Depicting the unlikely friendship between two young boys at the heart of the Holocaust, The Boy in the Striped Pyjamas follows German born Bruno as he and his family are relocated to the outskirts of Auschwitz after his soldier father is deployed there. Meeting at one of the now infamous barbed wire fences, the two boys, in their childish innocence cut through the prejudice and discrimination of Nazi Germany and offer a new child-like perspective of the cruelty that took place there. My pack of Kleenex at the ready, I had high hopes for director Joe Murphy’s stage version, hoping it would live up to its predecessors in this new form.
It is with regret I have to say this was not quite the case. Focusing on the concept of the story being a ‘fable’, each scene was given a chapter-like title written in a type writer font projected onto the austere wooden backdrop of the stage. An effective way of linking the production back to its novel roots, to begin with this was an interesting and creative staging choice especially to introduce the play. However as this continued with some regularity throughout the first half of the performance, I felt it then began to disrupt the flow, especially for the shorter scenes. The second half of the play, free from so many of these disruptions, was an improvement allowing for greater interaction between the performers and for relationships to develop.
Unfortunately chemistry was something else that was lacking in The Boy in The Striped Pyjamas. It may have been down to first night nerves, but much of the acting felt slightly stilted and projected an air of falseness. Which ultimately affected the relationships between the characters and my engagement with them. The characters of the Mother and the Father I felt were particularly inclined to this wooden style of acting. Although again in the latter half of the production they appeared to relax into their roles more, possibly encouraged by the longer stretches of performance.
Much of the acting felt slightly stilted and projected an air of falseness.
However the children playing the two primary roles of Bruno and Shmeul (played by Cameron Duncan and Sam Peterson) performed admirably given their young age and the immensity of the roles that they undertook. Seeing as I myself could barely recall a single line of dialogue when I was their age, the few slightly fluffed lines can easily be overlooked. Given time I’m sure they could develop the character chemistry which was sadly a little absent in this production. However, there were a few great moments, particularly the heart-wrenching unwitting journey to the gas chambers during the final scene.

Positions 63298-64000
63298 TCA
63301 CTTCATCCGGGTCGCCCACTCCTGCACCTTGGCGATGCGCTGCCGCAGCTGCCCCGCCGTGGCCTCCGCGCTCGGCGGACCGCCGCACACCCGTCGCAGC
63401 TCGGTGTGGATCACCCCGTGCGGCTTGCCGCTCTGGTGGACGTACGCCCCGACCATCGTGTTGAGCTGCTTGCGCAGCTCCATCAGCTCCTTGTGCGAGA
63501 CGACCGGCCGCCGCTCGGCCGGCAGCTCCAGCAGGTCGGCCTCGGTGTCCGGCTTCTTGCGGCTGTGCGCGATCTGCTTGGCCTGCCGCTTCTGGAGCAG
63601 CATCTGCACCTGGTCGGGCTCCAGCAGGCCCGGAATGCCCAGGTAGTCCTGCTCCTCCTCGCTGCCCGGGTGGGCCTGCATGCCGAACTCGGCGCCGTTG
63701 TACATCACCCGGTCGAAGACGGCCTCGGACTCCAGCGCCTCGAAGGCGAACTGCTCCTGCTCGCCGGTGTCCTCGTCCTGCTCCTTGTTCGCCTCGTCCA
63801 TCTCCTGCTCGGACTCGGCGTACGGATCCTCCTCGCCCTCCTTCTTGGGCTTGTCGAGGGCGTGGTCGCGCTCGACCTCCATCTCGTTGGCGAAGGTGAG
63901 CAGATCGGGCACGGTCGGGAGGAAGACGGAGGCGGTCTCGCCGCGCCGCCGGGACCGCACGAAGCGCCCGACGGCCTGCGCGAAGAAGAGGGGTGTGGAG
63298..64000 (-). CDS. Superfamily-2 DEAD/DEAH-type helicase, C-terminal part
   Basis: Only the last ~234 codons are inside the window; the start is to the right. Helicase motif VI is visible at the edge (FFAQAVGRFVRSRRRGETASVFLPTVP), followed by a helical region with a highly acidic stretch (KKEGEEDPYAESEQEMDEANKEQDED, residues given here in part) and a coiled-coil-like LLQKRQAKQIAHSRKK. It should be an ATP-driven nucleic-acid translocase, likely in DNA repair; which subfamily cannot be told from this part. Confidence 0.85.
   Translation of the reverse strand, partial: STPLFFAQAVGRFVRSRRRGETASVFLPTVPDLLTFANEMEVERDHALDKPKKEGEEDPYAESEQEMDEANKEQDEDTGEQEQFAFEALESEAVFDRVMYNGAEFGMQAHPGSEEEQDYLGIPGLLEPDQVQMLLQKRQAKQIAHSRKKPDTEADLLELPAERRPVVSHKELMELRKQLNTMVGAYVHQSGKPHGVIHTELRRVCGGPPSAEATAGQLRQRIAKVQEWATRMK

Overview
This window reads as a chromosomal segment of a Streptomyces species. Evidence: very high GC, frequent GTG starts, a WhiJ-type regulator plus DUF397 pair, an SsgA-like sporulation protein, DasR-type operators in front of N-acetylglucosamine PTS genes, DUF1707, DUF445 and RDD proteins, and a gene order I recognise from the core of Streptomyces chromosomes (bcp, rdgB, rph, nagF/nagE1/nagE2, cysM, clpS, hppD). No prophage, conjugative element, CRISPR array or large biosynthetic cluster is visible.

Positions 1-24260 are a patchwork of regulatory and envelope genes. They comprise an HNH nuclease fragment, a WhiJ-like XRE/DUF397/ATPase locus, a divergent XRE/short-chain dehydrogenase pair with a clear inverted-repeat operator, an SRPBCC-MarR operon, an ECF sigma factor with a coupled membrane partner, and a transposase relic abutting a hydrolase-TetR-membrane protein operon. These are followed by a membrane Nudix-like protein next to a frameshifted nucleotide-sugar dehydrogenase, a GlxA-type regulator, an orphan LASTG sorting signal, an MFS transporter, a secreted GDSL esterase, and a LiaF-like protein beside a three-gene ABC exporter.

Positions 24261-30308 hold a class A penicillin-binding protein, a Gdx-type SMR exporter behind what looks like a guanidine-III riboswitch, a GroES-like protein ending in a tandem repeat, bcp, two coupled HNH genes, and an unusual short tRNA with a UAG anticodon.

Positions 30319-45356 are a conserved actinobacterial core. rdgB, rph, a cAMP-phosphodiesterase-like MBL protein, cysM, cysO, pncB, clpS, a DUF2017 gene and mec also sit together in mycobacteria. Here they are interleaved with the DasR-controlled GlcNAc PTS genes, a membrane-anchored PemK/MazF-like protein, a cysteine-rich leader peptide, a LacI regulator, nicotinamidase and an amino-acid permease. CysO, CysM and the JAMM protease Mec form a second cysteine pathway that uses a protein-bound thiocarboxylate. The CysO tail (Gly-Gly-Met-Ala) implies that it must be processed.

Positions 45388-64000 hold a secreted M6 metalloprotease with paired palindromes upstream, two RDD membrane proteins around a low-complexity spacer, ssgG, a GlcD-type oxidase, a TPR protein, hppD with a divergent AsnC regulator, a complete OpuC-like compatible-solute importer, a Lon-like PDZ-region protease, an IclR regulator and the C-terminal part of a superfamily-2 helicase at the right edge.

The children playing the two primary roles of Bruno and Shmeul performed admirably given their young age and the immensity of the roles.
For me the most impressive element of this production was the magnificent use of staging. Utilising a revolving circular stage platform, the pace or change of scene could be determined by the movement and also allowed the actors to change their perspective in relation to the audience. The moving stage was particularly effective during a scene where Bruno first embarks on an ‘exploration’ resulting in his discovery of the haunting work of art that was the barbed wire fence. Also involving elements of physical theatre and music, the scene was full of energy and tension as Bruno led us to the foreboding fence that would ultimately be his downfall.
The most impressive element of this production was the magnificent use of staging.
The Boy in The Striped Pyjamas, despite the flaws of the production, still has a solid and beautiful story to support it. Boyne’s novel is kept at the heart of the script and the production emphasises the moral message of the fable; that friendship and love can overcome all boundaries – even the barbed wire fences of ‘Out With’.
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